Wednesday, November 24, 2010

Jimmy Carter, Still A Sanctimonious Idiot

The moron writes:
Desiring to resolve the crisis through direct talks with the United States, Kim invited me to Pyongyang to discuss the outstanding issues. With approval from President Bill Clinton, I went, and reported the positive results of these one-on-one discussions to the White House. Direct negotiations ensued in Geneva between a U.S. special envoy and a North Korean delegation, resulting in an "agreed framework" that stopped North Korea's fuel-cell reprocessing and restored IAEA inspection for eight years.

With evidence that Pyongyang was acquiring enriched uranium in violation of the agreed framework, President George W. Bush - who had already declared North Korea part of an "axis of evil" and a potential target - made discussions with North Korea contingent on its complete rejection of a nuclear explosives program and terminated monthly shipments of fuel oil. Subsequently, North Korea expelled nuclear inspectors and resumed reprocessing its fuel rods. It has acquired enough plutonium for perhaps seven nuclear weapons.

FLG sees. So, North Korea violated the framework, but it was Bush's fault that things turned sour.

This past July I was invited to return to Pyongyang to secure the release of an American, Aijalon Gomes, with the proviso that my visit would last long enough for substantive talks with top North Korean officials. They spelled out in detail their desire to develop a denuclearized Korean Peninsula and a permanent cease-fire, based on the 1994 agreements and the terms adopted by the six powers in September 2005. With no authority to mediate any disputes, I relayed this message to the State Department and White House. Chinese leaders indicated support of this bilateral discussion.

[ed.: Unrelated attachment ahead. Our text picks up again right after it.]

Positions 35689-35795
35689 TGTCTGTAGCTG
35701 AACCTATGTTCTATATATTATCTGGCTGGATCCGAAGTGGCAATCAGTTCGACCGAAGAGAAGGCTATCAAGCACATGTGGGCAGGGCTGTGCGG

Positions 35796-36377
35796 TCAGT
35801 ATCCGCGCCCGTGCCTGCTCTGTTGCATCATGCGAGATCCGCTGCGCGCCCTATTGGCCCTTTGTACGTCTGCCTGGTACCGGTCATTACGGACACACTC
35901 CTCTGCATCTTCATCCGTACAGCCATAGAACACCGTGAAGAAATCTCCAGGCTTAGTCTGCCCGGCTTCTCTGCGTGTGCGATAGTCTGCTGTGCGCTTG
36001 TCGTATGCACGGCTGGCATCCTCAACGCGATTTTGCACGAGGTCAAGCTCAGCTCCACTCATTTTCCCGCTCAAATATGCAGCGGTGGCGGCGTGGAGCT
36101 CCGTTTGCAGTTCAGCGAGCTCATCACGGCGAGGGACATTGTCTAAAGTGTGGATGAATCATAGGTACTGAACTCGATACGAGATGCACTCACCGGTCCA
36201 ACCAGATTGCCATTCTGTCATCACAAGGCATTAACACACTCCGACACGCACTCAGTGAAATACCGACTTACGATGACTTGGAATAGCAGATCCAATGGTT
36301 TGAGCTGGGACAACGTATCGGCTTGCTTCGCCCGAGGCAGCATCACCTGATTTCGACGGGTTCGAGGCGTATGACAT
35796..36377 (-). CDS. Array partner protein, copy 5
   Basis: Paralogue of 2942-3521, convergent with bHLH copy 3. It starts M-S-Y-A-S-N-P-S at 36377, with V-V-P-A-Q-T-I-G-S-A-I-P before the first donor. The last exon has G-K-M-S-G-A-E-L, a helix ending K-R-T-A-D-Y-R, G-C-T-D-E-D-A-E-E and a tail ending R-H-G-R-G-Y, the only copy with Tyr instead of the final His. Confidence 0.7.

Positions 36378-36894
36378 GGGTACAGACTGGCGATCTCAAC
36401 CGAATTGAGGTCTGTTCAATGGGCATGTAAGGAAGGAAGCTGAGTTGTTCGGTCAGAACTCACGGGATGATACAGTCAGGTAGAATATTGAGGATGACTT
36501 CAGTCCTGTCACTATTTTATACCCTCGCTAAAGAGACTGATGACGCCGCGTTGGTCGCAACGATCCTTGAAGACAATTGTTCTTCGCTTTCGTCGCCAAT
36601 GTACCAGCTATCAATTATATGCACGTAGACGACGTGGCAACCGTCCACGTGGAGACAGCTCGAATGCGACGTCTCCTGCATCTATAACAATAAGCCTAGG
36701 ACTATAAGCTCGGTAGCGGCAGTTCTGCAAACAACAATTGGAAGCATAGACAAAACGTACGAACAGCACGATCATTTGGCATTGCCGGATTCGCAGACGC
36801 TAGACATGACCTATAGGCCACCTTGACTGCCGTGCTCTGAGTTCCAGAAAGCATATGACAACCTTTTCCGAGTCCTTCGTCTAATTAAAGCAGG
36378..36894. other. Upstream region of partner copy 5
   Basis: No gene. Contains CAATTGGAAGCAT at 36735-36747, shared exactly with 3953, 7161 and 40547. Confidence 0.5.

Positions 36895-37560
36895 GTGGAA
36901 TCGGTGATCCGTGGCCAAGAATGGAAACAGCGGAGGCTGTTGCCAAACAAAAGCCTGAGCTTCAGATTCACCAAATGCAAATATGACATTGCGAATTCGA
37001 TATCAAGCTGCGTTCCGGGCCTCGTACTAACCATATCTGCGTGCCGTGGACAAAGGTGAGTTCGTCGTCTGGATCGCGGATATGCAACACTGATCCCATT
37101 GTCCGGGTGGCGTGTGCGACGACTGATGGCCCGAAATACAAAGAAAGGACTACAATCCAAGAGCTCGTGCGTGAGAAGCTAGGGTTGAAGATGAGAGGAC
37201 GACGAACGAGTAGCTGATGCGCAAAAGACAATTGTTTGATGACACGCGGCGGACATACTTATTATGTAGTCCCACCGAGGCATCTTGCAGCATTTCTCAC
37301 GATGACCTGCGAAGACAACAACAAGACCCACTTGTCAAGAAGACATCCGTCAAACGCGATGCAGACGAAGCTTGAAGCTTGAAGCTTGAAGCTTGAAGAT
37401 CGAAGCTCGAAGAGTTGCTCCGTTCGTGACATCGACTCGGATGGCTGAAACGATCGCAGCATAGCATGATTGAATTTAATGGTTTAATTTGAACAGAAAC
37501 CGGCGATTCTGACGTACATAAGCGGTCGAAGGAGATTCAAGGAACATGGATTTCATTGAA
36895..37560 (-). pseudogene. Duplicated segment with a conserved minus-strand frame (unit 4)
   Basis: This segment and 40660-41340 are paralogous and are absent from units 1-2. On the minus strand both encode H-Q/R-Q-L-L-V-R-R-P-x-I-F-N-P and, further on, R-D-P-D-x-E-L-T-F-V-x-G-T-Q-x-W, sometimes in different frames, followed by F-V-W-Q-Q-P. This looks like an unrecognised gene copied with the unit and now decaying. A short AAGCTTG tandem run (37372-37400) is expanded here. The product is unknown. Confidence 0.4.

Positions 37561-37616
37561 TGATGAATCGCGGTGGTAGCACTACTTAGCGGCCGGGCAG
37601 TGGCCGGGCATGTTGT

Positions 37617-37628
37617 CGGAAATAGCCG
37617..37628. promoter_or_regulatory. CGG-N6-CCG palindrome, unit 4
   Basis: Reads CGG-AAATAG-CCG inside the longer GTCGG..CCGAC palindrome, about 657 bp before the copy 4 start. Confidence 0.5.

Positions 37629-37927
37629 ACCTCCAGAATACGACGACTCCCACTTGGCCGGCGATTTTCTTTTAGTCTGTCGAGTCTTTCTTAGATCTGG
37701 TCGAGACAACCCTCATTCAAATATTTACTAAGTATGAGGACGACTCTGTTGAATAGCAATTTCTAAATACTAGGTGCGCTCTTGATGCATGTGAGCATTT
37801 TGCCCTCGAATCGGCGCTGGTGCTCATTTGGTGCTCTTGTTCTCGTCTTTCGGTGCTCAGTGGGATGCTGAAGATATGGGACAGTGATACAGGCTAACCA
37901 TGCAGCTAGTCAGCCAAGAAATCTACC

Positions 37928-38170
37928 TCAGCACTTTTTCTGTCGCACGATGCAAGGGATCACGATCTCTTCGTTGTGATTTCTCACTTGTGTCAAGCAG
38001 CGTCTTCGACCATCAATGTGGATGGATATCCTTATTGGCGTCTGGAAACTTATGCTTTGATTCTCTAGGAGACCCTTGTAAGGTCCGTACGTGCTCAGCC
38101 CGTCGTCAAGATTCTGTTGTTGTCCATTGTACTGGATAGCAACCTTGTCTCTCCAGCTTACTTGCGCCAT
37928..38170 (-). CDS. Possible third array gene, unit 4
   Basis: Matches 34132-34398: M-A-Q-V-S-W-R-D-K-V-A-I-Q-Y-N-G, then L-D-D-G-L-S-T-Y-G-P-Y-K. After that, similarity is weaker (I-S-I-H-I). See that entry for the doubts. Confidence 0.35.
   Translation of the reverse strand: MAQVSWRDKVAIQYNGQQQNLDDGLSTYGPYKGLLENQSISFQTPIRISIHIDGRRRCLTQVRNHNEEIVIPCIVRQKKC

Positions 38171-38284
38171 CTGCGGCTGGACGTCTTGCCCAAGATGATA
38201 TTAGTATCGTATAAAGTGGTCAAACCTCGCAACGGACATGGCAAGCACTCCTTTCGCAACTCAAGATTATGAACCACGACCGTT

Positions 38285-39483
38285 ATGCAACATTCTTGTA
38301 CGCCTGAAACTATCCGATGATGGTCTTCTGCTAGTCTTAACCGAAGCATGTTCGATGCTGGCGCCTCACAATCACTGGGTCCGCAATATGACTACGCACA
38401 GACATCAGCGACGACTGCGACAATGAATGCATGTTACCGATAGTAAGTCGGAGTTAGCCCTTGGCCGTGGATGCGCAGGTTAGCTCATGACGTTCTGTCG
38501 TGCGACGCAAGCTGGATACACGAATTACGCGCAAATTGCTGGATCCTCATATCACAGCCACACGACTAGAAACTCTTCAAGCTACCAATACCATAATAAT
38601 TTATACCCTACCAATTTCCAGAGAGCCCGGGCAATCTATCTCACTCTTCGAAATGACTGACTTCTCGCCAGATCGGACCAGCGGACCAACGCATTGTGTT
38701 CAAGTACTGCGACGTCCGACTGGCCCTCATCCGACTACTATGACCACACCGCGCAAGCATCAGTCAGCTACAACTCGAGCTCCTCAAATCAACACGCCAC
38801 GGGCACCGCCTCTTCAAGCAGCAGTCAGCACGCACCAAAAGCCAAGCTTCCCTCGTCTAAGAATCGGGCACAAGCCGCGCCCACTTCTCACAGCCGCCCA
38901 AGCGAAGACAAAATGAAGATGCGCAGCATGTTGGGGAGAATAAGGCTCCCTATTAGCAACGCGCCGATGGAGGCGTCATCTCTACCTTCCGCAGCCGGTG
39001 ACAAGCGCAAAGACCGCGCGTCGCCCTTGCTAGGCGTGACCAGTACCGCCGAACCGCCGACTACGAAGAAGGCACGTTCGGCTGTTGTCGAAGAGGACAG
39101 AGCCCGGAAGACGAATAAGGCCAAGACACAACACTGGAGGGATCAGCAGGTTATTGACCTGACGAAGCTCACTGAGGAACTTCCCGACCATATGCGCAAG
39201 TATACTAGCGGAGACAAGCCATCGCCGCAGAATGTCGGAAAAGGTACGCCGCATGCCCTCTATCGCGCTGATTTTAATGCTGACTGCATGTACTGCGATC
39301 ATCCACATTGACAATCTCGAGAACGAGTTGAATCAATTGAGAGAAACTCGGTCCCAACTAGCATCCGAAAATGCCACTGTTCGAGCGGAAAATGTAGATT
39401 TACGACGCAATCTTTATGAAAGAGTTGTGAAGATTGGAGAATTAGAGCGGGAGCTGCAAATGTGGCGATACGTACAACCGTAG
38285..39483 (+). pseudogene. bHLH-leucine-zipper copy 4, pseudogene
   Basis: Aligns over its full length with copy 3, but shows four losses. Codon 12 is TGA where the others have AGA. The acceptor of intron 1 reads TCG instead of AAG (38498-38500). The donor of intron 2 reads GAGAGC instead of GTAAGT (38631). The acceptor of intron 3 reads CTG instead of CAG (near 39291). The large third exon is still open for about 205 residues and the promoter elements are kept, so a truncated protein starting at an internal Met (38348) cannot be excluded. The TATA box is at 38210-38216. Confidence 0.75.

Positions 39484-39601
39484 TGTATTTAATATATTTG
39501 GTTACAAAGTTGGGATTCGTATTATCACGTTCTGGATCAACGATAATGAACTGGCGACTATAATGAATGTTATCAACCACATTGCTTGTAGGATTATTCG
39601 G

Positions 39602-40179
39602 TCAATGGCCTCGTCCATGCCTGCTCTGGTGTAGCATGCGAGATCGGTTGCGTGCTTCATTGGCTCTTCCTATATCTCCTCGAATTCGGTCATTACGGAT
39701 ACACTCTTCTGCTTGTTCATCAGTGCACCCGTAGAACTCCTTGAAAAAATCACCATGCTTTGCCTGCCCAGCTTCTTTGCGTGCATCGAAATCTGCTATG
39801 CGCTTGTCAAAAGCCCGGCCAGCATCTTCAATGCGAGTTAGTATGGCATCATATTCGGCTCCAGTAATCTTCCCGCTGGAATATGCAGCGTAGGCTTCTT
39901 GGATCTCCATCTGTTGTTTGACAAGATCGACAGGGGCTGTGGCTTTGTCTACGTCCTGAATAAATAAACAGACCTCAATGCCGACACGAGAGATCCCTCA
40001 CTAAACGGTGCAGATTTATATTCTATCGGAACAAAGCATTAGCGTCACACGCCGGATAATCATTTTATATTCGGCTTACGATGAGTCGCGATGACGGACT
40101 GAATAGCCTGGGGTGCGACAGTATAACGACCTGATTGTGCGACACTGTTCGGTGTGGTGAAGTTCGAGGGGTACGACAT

FLG sees. So, North Korea says it wants to deal, but Carter didn't have any authority. Well, there's a reason nobody gives you authority any more, Mr. President, you're a gullible moron who would give away the farm at the slightest hint that people will hold off on violence for ten seconds.

North Korean officials have given the same message to other recent American visitors and have permitted access by nuclear experts to an advanced facility for purifying uranium. The same officials had made it clear to me that this array of centrifuges would be "on the table" for discussions with the United States, although uranium purification - a very slow process - was not covered in the 1994 agreements.

FLG sees. Look how reasonable the North Koreans are. They're even open to discussing things not covered in the 1994 agreement. Hey, dumbfuck! The violated the agreement with that uranium enrichment plant, in spirit if not in letter.